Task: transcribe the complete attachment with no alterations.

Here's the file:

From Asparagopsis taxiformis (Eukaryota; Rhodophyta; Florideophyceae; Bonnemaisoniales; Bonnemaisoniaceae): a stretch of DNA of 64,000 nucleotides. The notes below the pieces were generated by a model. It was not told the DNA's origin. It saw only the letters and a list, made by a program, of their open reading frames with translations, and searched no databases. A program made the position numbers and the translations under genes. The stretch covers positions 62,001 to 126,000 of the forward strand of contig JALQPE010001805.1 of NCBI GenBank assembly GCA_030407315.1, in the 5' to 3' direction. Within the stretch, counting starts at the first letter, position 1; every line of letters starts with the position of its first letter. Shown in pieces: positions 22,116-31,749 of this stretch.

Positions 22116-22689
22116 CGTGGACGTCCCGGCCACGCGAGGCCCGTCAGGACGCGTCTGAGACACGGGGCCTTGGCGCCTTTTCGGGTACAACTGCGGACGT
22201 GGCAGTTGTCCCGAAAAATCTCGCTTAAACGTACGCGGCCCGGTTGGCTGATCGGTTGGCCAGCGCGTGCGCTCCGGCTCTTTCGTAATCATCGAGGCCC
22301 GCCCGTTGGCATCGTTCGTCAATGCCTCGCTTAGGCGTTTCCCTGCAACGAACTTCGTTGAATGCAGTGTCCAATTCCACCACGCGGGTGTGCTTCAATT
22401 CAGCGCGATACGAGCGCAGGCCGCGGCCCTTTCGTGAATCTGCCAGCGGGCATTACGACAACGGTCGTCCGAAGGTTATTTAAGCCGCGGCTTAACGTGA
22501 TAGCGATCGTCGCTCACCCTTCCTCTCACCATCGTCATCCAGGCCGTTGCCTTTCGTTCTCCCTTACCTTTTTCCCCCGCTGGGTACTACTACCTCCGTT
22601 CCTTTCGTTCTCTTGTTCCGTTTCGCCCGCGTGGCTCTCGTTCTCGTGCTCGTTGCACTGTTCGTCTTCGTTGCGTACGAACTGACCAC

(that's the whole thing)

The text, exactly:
From Asparagopsis taxiformis (Eukaryota; Rhodophyta; Florideophyceae; Bonnemaisoniales; Bonnemaisoniaceae): a stretch of DNA of 64,000 nucleotides. The notes below the pieces were generated by a model. It was not told the DNA's origin. It saw only the letters and a list, made by a program, of their open reading frames with translations, and searched no databases. A program made the position numbers and the translations under genes. The stretch covers positions 62,001 to 126,000 of the forward strand of contig JALQPE010001805.1 of NCBI GenBank assembly GCA_030407315.1, in the 5' to 3' direction. Within the stretch, counting starts at the first letter, position 1; every line of letters starts with the position of its first letter. Shown in pieces: positions 22,116-31,749 of this stretch.

Positions 22116-22689
22116 CGTGGACGTCCCGGCCACGCGAGGCCCGTCAGGACGCGTCTGAGACACGGGGCCTTGGCGCCTTTTCGGGTACAACTGCGGACGT
22201 GGCAGTTGTCCCGAAAAATCTCGCTTAAACGTACGCGGCCCGGTTGGCTGATCGGTTGGCCAGCGCGTGCGCTCCGGCTCTTTCGTAATCATCGAGGCCC
22301 GCCCGTTGGCATCGTTCGTCAATGCCTCGCTTAGGCGTTTCCCTGCAACGAACTTCGTTGAATGCAGTGTCCAATTCCACCACGCGGGTGTGCTTCAATT
22401 CAGCGCGATACGAGCGCAGGCCGCGGCCCTTTCGTGAATCTGCCAGCGGGCATTACGACAACGGTCGTCCGAAGGTTATTTAAGCCGCGGCTTAACGTGA
22501 TAGCGATCGTCGCTCACCCTTCCTCTCACCATCGTCATCCAGGCCGTTGCCTTTCGTTCTCCCTTACCTTTTTCCCCCGCTGGGTACTACTACCTCCGTT
22601 CCTTTCGTTCTCTTGTTCCGTTTCGCCCGCGTGGCTCTCGTTCTCGTGCTCGTTGCACTGTTCGTCTTCGTTGCGTACGAACTGACCAC